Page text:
As a child, seeing my mother at the easel was part of the view from the living room when we were growing up. She was always painting and looking for subjects. Her landscapes, inspired by a particular view she had seen in her day to day travels, would often mean a short road trip for us. We would go with her (willing or not) so she could create a “quick” watercolor study. It usually took her several hours to complete a study and then there were those times when it took a while to get to the destination. A child's sense of time passing can be torture. Once there she would set up her easel, pencil out an idea and begin painting very quickly. She would take the watercolor home and create a whole new composition on another canvas. Sometimes I would watch her work, creating her vision out of the blank canvas, adding dimension and a sense of texture or movement, weaving in warmth or coolness with color. Mom could see colors where there seemed to be only shades of grey. She would point them out to me saying “See the purple in the cloud?”. I would nod and try to see what the heck she was talking about but I didn’t have her technicolor vision. It could take Mom several weeks to finish a painting sometimes more. When things were not going well, she would struggle to get the composition or the colors right. I’d see her scrape the paint off the canvas and start over. It was painful to watch. She would talk to herself in frustration but would persevere over her subject. She was master of this ship. Funny Story. My mother had a little tag stuck on the side of the easel paints tray which read “Delacroix never won a prize. Vincent sold only one painting in his lifetime." My Dad said she would use it as consolation when she was struggling with changing her style from strictly "chiaroscuro" to a style that would accommodate the brilliant colors she saw in Hawaii.
Colettes’s Philosophy on Art Materials
My parents were partners in life and in creating enduring works of art. My mother’s oil paintings were done on Belgian linen (which under average conditions has a minimum life span of 200 years), mounted with tacks (not staples), primed with white lead for permanence, and supported on kiln dried stretcher bars. The watercolor paper is 100% rag, 260 and 300 lb. This is as permanent as any watercolor paper can be. They were careful to choose paint, both oil and watercolor that meets the ASTM Standard D5067. My father would research every color my mother would use to ensure that the pigments were absolutely permanent. He also made the hardboard panels used for many of moms oil paintings. The backs were cradled to prevent warping, and primed with alkyd which created a surface that was at least as permanent as canvas.
Colette’s Family and Art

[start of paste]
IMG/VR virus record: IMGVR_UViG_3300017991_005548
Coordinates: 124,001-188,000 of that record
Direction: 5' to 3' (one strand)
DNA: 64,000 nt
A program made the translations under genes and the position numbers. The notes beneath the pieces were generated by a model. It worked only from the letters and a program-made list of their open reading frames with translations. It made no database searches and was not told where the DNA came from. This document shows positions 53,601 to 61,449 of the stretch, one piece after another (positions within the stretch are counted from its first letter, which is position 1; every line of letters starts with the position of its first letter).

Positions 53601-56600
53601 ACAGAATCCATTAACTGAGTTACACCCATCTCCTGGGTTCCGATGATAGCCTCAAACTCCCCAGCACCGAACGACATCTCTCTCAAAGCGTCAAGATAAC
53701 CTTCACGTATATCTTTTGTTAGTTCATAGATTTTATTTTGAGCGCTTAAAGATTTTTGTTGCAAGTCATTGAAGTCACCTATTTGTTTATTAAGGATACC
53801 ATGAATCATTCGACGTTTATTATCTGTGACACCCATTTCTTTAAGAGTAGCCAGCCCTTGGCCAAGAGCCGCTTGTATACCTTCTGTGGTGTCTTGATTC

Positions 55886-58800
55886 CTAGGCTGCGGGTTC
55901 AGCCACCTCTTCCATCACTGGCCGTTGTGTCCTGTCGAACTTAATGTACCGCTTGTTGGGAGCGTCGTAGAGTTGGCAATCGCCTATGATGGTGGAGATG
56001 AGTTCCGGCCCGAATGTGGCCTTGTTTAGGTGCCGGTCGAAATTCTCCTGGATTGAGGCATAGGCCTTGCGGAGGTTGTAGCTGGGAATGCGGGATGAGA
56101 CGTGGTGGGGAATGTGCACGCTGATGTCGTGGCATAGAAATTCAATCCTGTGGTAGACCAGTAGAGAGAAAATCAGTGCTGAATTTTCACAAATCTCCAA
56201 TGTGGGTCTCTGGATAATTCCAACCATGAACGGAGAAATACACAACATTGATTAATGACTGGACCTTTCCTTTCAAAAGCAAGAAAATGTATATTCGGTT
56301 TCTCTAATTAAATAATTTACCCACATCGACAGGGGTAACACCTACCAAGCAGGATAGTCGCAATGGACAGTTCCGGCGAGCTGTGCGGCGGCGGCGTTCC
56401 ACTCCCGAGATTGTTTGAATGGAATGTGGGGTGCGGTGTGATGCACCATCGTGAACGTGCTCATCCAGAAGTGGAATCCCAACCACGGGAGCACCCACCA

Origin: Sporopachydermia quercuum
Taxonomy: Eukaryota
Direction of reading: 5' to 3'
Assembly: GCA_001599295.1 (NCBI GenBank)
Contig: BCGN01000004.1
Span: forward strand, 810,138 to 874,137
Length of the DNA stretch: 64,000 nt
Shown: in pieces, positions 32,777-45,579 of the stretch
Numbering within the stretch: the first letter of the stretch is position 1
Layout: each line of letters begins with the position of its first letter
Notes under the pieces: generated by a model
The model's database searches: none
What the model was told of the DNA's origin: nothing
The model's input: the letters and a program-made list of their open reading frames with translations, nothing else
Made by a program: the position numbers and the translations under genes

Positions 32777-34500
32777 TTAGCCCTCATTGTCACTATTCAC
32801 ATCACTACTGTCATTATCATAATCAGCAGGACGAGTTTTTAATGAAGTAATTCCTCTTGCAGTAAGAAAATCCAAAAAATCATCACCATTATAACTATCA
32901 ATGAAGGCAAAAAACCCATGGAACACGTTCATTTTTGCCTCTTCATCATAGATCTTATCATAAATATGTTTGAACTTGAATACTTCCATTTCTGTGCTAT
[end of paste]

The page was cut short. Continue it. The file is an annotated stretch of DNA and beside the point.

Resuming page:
My mother was a self made scholar. She was grew up in Lakewood, Ohio, youngest daughter of a fireman. She graduated from a St Joseph’s Academy for Girls high school and it was there that the nuns recognized her talent and worked at developing it, providing her with opportunities to paint including creating a mural for the school. At the age of 19, she’d married my father who became an officer in the U.S. Navy. By the time she was 29, she was raising five kids, painting, showing and selling her work successfully while traveling wherever the Navy sent my father. Her self study included a book the Impressionists used: "The principles of harmony and contrast of colors" by M.E.Chevreul that she purchased in 1969 in Hawaii, often referring to and discussing with my father. She also studied with two great American artists, namely Robert Brackman (N.A.) and Jade Fon (AWS). My father had a final assignment in England in 1980 and in 1983, my parents selected Ireland as their retirement home where they lived happily ever after until my mother’s passing in 2014. When my mother passed away I walked through her beautiful little studio and felt crushed by the weight of the fact that we would never see her sitting at her easel creating another one of her beautiful paintings. So my father and I decided to create a virtual gallery of some of the paintings. Most are in private collections. Some are listed below (You kind of get the sense of where we’ve been):
- Norfolk Ledger Star Collection, Norfolk, Virginia
- Honolulu Advertiser Collection, Honlulu, Hawaii
- Chariman, Board of Trustees, Art Institute of Chicago
- Chairman, Toyota Motor Car Corporation, Tokyo, Japan
- Waialeae Country Club, Honolulu, Hawaii
- Mr. Craig McKechnie, McKechnie Cleaners, Cork
- Mr. E.P. Galvin, Guiness Corp. Dublin
- Mr. Jack Charlton, Manager, Republic of Ireland Soccer Team, Dublin